This mode of travel can be used anywhere within a system.
As the H-drive moves through space in a straight line, it is able to cache data in a way that allows for better extrapolations of the quantum fluctuations of the vessel's particles (see here). This has the effect of allowing the H-drive to accelerate i.e. increase it's apparent velocity. As the H-drive continues to move at faster and faster velocities, it becomes increasingly restricted in its ability to change its heading without slowing down. However, so long as agents continue to move in a straight line without making any changes to their course heading at all, they will be able to achieve velocities far beyond the few kilometer per second restrictions of H-drives used in their normal mode. The agent's vessel will begin accelerating slowly at first, but will steadily increase up to a point before decreasing again - in other words, the H-drive has initially positive but linearly decreasing jerk. This allows the H-drive to quickly build up speed until it attains superluminal velocities (capped at around 0.01 AU.s^-1 or 5c). The velocity characteristic of the H-drive as it transitions between normal mode and cruise mode is shown below.
The H-drive operates by rapidly "jumping" the vessel's constituent particles between points in space. In normal operation, it is able to do this millions of times per second. At its maximum attainable velocity of around ~5c, the H-drive would be performing jumps trillions of times per second. Due to the extremely fast jump rate of the vessel's particles, they will not have time to electrostatically interact with other particles, giving them an almost ghost-like quality that prevents them from colliding with most other objects. This would have two implications:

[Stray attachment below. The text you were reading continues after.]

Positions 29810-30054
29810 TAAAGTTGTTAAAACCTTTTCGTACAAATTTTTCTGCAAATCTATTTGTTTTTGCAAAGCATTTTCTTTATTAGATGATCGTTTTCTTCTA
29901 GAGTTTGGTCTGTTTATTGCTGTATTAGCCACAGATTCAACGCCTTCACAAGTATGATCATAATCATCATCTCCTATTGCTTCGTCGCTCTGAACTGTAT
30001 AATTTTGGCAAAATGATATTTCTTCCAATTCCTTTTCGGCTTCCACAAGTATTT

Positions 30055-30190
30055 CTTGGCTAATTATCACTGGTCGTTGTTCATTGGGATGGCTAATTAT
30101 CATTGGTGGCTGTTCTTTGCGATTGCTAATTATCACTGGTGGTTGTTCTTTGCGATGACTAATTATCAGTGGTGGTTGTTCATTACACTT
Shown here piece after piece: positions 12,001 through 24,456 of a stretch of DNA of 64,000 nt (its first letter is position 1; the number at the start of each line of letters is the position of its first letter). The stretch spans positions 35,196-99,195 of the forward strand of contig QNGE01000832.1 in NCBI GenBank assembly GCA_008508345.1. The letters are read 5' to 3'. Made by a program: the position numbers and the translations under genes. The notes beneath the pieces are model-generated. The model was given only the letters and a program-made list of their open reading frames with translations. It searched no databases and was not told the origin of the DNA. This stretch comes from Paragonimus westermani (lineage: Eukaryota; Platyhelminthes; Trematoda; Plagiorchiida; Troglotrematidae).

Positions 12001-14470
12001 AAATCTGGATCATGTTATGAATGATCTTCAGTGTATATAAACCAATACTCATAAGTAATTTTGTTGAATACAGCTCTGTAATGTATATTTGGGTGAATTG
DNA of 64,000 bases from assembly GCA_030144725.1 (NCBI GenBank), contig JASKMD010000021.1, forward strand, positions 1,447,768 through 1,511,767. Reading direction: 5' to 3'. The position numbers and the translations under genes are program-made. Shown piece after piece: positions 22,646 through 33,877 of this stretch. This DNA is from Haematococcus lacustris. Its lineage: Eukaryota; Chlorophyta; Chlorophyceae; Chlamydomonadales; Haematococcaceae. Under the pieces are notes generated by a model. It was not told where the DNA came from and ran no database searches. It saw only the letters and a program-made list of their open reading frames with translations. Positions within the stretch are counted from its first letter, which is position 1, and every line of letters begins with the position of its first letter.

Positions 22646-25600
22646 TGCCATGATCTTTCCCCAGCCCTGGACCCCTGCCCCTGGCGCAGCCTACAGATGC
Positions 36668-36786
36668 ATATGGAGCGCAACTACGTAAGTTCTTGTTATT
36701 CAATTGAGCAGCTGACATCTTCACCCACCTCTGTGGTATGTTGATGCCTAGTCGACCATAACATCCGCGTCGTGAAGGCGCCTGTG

- It would warrant some kind of partial transparency effect for vessels while traveling at these very fast velocities.
- It would reduce or eliminate the need for collision detection, significantly reducing the load on the physics engine. The point at which collision detection is reduced or turned off for the vessel can be used to distinguish between "normal mode" and "cruise mode".
In this mode, the H-drive can only be used to travel in a straight line and has very expensive power and computational demands. Like in Freelancer, weapons and most other systems ordinarily cannot be used during this time. In order to avoid the player inadvertently ordering their navigation systems to change heading while trying to achieve cruise velocities, some button or other mechanism should be available to the player to let them lock their current heading. Trying to change heading at high speeds will lead to a significant reduction in velocity and will cause the H-drive to revert to "normal mode". As with "normal mode", "cruise mode" can be used anywhere.
I would also like to see modules that can "disrupt" the H-drives of other agents as they're in cruise mode in order to bring them back down to "normal mode" velocities.